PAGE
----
Monday, February 08, 2010
That's Where He Lives...
Riding in the cab. With nonchalance and a fixed focal length.
A crowded bus stand. Rustic drivers startling and baffling pedestrians with sudden swerve and honking. For jest.
Mean looking hovels. Traffic light. Red, green, yellow. A coconut vendor, with a heap of empty shells lying behind him. Dust. A vegetable market. Push cart vendors. Smell. A crowd of billboards - of bikes, Birla Super cement, Asian paints, laptop. Electric poles. A protruding temple, blocking traffic. Beauty salon. Petrol bunk. Mechanics in a garage. A supermarket. People waiting in a bus-stop. A bumpy road. Potholes. Impatient, nasty driver. Once in a way, he drives on the left of the road. Mostly, he drives on whatever is left of the road. A lone mango tree. A patch of smooth drive. A road divider with yellow black stripes. Merging into one another at 40 kilometers per hour. An interval of grey mortar at a spot where a lorry smashed into the road divider last night. Yellow and black stripes continue after the interval. A dog darting across the road, reaching the other side alive by sheer luck. Another lying in the middle of the road with its stomach ripped open. Just like the road divider.
All of them pass one by one through the cab window making no impression. All receive the same amount of attention and indifference.
Except one apartment building. The white-yellow-blue apartment building away from the road that looms from behind all the clutter and reveals itself for 15 long seconds. I wake up from my numbness. For once, the focal length changes.
I hear no sound, I smell no smell. I see no people, no dogs, no shops, no trees. An otherwise quiet and dormant pain becomes alive and wrenches my heart. A liquid ache permeates the body until my limbs throb with the pain of my heart. I fix my gaze on the tall building in the field of view.
Because that’s where he lives. I don’t know which floor, which flat. I just know he lives there.
Only for 15 seconds, the thing is visible from the road. I try to get my fill of it. And then even as I crane my neck hungrily to get some more of it, it is lost behind shops, electric wires and half finished construction work.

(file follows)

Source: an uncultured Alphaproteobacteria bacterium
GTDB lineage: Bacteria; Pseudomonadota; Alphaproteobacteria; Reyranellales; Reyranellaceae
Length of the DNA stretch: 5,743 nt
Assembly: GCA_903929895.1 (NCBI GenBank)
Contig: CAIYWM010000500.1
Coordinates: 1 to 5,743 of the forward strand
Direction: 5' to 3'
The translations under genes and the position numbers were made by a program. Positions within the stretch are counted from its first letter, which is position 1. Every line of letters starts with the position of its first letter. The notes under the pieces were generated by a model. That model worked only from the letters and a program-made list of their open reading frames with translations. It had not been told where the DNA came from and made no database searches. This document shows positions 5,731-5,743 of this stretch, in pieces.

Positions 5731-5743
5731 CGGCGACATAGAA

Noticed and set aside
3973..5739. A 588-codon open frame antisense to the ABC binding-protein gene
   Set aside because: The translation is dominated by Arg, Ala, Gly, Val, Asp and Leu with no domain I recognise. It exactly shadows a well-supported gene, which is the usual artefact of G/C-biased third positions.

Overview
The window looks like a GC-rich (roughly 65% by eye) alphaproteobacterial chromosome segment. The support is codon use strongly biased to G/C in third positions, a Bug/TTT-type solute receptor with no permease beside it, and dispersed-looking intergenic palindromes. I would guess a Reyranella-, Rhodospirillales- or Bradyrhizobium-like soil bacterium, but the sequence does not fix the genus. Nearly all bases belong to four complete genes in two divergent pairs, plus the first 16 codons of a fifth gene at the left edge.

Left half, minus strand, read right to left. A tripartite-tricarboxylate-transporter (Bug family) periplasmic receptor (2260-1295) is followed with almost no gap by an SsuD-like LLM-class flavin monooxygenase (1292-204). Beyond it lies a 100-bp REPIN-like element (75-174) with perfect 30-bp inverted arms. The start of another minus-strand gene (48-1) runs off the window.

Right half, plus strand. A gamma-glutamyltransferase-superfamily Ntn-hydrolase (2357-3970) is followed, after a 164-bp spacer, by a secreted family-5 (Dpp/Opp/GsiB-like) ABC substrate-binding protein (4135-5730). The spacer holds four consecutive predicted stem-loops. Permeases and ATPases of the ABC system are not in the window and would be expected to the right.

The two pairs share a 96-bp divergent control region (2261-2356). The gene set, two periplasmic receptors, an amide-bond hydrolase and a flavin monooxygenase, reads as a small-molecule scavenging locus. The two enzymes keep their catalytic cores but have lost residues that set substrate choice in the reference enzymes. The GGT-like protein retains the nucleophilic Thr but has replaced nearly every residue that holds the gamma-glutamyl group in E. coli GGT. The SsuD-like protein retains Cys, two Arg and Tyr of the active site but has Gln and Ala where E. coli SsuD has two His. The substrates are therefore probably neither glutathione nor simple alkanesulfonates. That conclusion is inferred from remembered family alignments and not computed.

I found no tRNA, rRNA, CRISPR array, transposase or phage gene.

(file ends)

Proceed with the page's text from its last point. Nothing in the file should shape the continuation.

That’s as close as I can get to him. A fleeting glance across 500 meters of barrenness, litter and parthanium shrubs, at an apartment building in which he lives, from the window of a rickety cab, in the midst of honking and dust.
That’s as close as I ever will get to him.
The luxury of a 30 minute meeting once everyday lasted about a month. After that 15 minutes twice a week. No sight of him for a week. Temperature and fever on the 8th day. A brief glimpse of him on the 9th day, from a distance of 50 feet. He was wearing my favourite shirt. White and blue stripes.
That day, it rained on parched earth. Just a glimpse from a distance of 50 feet.
The next interval was 3 months long. I searched for him, his voice and his innocent face everywhere. Hope became a thin strand, barely there. And then the phone rang. It was him. I gripped the receiver in my hand as though I was hanging from the edge of a precipice and it was my only salvage.
The distance grew longer and longer and silences, more and more louder. An all consuming feverishness burnt the body, mind and soul until it spent itself. And then came the lucidity that lies beyond grief. And the nonchalance that lies beyond passion.
But hope is a tenacious damn thing. It clings to almost anything to perpetuate itself for a little longer. It can’t see itself dying, even though it knows there is no hope.
So hope got the better of lucidity and found new objects of attachment.
His car parked below the office. A white, long car, with a blue sticker behind. I spot it. No matter where it is. Even when it whizzes past me on the highway.
His shoes lying outside the dining hall. That tell me he is inside. Black but beginning to turn grey and wrinkled from prolonged use. I can find them, among a crowd of a hundred pairs of shoes lying around.
His chauffeur. Running errands on the floor. Walking past my aisle, Standing, sometimes sitting before a system. He could be doing just anything. But if he here, it means HE has come to work.
His blog. A space that he has abandoned long ago. But the four articles there, are all his. I have copied them all to my flash drive. Lest he delete the blog. I read them at home when I miss him.
His emails, that contain one sentence, sometimes two. I forward them to my yahoo and gmail, so I can have them forever.
And the white blue yellow apartment building. That looms from behind all the clutter and reveals itself for 15 seconds. Twice a day. As I ride in the cab.
I wake up from my numbness and fix my gaze on it.
Because that’s where he lives.
With his wife.